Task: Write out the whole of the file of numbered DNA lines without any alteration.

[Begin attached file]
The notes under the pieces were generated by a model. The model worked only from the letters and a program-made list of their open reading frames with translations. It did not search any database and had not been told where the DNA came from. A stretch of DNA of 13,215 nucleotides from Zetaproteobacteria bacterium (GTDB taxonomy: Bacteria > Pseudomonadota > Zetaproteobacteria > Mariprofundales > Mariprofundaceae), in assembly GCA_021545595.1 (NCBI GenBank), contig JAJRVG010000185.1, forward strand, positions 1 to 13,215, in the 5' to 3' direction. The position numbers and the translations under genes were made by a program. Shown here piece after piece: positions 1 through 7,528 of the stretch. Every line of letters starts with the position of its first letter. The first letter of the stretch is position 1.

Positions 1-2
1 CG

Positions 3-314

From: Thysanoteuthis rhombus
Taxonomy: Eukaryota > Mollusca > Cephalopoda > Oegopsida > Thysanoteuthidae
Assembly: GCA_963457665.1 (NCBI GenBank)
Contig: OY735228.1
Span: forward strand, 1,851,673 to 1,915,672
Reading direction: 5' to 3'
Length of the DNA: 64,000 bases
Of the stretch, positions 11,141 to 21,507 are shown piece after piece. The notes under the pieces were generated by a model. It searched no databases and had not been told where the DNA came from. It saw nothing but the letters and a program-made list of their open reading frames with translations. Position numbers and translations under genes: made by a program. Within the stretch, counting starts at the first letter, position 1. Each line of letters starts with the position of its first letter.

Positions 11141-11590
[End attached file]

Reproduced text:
The notes under the pieces were generated by a model. The model worked only from the letters and a program-made list of their open reading frames with translations. It did not search any database and had not been told where the DNA came from. A stretch of DNA of 13,215 nucleotides from Zetaproteobacteria bacterium (GTDB taxonomy: Bacteria > Pseudomonadota > Zetaproteobacteria > Mariprofundales > Mariprofundaceae), in assembly GCA_021545595.1 (NCBI GenBank), contig JAJRVG010000185.1, forward strand, positions 1 to 13,215, in the 5' to 3' direction. The position numbers and the translations under genes were made by a program. Shown here piece after piece: positions 1 through 7,528 of the stretch. Every line of letters starts with the position of its first letter. The first letter of the stretch is position 1.

Positions 1-2
1 CG

Positions 3-314

From: Thysanoteuthis rhombus
Taxonomy: Eukaryota > Mollusca > Cephalopoda > Oegopsida > Thysanoteuthidae
Assembly: GCA_963457665.1 (NCBI GenBank)
Contig: OY735228.1
Span: forward strand, 1,851,673 to 1,915,672
Reading direction: 5' to 3'
Length of the DNA: 64,000 bases
Of the stretch, positions 11,141 to 21,507 are shown piece after piece. The notes under the pieces were generated by a model. It searched no databases and had not been told where the DNA came from. It saw nothing but the letters and a program-made list of their open reading frames with translations. Position numbers and translations under genes: made by a program. Within the stretch, counting starts at the first letter, position 1. Each line of letters starts with the position of its first letter.

Positions 11141-11590